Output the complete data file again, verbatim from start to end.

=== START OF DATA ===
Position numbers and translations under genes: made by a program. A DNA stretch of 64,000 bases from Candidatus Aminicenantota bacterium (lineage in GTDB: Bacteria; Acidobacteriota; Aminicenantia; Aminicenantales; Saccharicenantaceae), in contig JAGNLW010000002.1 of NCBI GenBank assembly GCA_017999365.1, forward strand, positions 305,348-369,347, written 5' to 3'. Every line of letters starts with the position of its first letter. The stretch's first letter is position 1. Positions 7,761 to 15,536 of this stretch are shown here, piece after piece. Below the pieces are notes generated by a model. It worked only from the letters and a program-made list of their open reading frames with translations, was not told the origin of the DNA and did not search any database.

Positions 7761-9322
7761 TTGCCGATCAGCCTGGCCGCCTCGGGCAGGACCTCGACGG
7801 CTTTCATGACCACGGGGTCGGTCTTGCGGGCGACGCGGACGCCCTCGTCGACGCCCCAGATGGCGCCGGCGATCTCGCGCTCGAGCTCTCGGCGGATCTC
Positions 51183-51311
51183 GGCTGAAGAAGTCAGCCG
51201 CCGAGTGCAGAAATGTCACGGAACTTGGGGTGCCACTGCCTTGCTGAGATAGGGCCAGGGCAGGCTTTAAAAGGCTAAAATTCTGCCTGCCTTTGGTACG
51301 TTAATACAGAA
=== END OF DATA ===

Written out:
Position numbers and translations under genes: made by a program. A DNA stretch of 64,000 bases from Candidatus Aminicenantota bacterium (lineage in GTDB: Bacteria; Acidobacteriota; Aminicenantia; Aminicenantales; Saccharicenantaceae), in contig JAGNLW010000002.1 of NCBI GenBank assembly GCA_017999365.1, forward strand, positions 305,348-369,347, written 5' to 3'. Every line of letters starts with the position of its first letter. The stretch's first letter is position 1. Positions 7,761 to 15,536 of this stretch are shown here, piece after piece. Below the pieces are notes generated by a model. It worked only from the letters and a program-made list of their open reading frames with translations, was not told the origin of the DNA and did not search any database.

Positions 7761-9322
7761 TTGCCGATCAGCCTGGCCGCCTCGGGCAGGACCTCGACGG
7801 CTTTCATGACCACGGGGTCGGTCTTGCGGGCGACGCGGACGCCCTCGTCGACGCCCCAGATGGCGCCGGCGATCTCGCGCTCGAGCTCTCGGCGGATCTC
Positions 51183-51311
51183 GGCTGAAGAAGTCAGCCG
51201 CCGAGTGCAGAAATGTCACGGAACTTGGGGTGCCACTGCCTTGCTGAGATAGGGCCAGGGCAGGCTTTAAAAGGCTAAAATTCTGCCTGCCTTTGGTACG
51301 TTAATACAGAA